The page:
SINGAPORE -- Singapore's population of foreign nationals was down 10.7% in June compared with a year earlier, no thanks to travel restrictions and a weak economy brought on by the COVID-19 pandemic.
Over the year, the nonresident population fell from 1.64 million to 1.47 million, largely due to a reduction in foreign employment in Singapore, according to the government's annual "Population in Brief" report released on Tuesday.
This decrease was seen in all categories of work passes, which foreigners need for employment in Singapore. The construction, shipyard and processing sectors, which were hit hard by the pandemic, saw the largest declines in work permit holders.
Before the pandemic, Singapore was employing more foreigners on a year-on-year basis. Work pass holders rose by 24,000 from mid-2018 to mid-2019. The number then fell by 47,000 from mid-2019 to mid-2020, as the pandemic started to bite, and that decline has since more than tripled this year.
The nonresident population excludes migrant workers serving as domestic helpers in Singapore households. With a fall in nonresident numbers two years in a row, the city-state's total population stood at 5.45 million as of June, down from 5.69 million a year ago.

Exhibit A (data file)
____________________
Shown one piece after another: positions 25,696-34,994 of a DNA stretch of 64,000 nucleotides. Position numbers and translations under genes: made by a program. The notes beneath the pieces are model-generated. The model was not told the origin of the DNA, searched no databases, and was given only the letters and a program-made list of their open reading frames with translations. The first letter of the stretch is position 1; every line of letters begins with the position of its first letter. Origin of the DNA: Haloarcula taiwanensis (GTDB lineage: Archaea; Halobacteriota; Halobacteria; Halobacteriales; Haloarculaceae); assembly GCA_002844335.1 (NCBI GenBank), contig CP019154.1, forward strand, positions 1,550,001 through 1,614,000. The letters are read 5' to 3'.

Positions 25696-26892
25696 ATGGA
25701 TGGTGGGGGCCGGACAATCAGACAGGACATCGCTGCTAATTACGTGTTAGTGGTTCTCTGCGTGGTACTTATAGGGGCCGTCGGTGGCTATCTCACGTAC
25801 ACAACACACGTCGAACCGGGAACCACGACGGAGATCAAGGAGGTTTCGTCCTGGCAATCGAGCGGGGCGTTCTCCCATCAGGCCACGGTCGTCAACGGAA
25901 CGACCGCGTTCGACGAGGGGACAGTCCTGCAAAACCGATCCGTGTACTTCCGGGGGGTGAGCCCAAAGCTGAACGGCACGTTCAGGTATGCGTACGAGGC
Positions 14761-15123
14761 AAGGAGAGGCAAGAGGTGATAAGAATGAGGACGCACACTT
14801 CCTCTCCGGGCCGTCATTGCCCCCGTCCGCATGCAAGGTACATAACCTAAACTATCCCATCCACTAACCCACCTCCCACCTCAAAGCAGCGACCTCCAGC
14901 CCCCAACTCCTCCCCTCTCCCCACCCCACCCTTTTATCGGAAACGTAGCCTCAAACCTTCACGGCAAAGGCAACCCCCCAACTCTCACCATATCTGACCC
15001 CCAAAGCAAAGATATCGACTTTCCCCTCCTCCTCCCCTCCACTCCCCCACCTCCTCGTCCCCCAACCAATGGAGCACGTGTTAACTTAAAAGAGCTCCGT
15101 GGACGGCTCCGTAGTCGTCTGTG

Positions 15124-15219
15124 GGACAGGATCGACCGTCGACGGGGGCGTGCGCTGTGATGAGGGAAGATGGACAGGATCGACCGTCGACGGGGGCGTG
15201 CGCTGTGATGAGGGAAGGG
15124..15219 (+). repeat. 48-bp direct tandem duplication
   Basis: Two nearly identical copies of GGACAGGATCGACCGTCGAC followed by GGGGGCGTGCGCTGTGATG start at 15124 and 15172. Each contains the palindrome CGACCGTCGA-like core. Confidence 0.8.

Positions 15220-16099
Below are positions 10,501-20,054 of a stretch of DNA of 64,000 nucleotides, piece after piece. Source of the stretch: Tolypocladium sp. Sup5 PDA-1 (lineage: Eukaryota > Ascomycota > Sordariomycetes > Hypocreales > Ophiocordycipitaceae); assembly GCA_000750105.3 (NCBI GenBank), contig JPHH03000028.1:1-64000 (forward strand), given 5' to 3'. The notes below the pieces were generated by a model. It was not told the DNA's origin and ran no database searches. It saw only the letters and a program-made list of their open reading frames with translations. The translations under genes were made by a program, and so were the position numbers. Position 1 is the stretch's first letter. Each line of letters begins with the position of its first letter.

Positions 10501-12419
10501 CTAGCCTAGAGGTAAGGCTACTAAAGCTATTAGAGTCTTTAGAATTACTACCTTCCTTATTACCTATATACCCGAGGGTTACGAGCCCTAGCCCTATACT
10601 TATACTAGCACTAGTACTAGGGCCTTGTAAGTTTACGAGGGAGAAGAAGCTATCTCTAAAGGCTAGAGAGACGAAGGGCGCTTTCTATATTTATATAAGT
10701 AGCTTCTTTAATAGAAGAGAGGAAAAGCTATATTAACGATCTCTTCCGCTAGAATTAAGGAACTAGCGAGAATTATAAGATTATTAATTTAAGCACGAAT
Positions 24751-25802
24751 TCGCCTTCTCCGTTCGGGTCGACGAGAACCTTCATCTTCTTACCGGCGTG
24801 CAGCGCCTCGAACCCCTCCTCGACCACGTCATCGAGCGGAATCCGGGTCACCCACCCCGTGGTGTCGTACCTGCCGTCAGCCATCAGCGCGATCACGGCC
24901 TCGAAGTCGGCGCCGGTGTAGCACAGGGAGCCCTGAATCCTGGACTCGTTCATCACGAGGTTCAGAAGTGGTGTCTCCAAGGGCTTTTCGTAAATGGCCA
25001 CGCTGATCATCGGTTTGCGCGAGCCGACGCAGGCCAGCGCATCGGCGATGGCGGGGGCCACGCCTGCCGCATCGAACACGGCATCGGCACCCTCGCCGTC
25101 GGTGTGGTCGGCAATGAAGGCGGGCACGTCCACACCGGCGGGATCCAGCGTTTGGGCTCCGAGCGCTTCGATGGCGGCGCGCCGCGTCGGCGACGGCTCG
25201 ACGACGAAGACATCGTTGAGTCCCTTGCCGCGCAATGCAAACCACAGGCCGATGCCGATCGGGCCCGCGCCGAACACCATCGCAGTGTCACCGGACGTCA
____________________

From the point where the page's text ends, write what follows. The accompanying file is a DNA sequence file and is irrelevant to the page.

The number of citizens fell as well, by 0.7% to 3.5 million. "This was mainly because more citizens and PRs (permanent residents) remained overseas continuously for 12 months or more due to COVID-19 travel restrictions, and were therefore not counted as part of our population," the report said.
Foreign labor has long been a hot-button issue in Singapore, and uncertainties due to the pandemic have increased employment worries among locals as the city-state strives for a recovery from last year's record recession.
Opposition political parties have pressed the ruling People's Action Party, led by Prime Minister Lee Hsien Loong, on the government's stance on nonresident workers, driven by an undercurrent of fear among locals that foreign competition posed a threat to their livelihoods.
The issue was a point of contention during last year's general elections, as opposition groups mounted a challenge to Lee's PAP, which has controlled the city-state since its independence in 1965.
Recently, politicians once again debated the topic for hours in parliament, prompted by the question of whether Singapore's free trade agreements with other countries might have opened the city-state to foreigners at the expense of locals.
The latest numbers released by the government, at least, show that immigration is shrinking for now, as the country continues to grapple with the COVID crisis, unable to open up as daily new cases continue to number over 1,000.
Lee has signaled that Singapore must stay open to preserve its status as a global business hub, even as the country attempts a balancing act in managing its foreign-worker policies while addressing the anxieties felt locally.
"We must make it crystal clear to the world that Singapore is determined to stay open, in order to earn a living for ourselves," he said in a speech in August, emphasizing how the country must not give the impression that it is becoming xenophobic and hostile to foreigners.
"It would gravely damage our reputation as an international hub," Lee said then. "It would cost us investments, jobs and opportunities. It would be disastrous for us."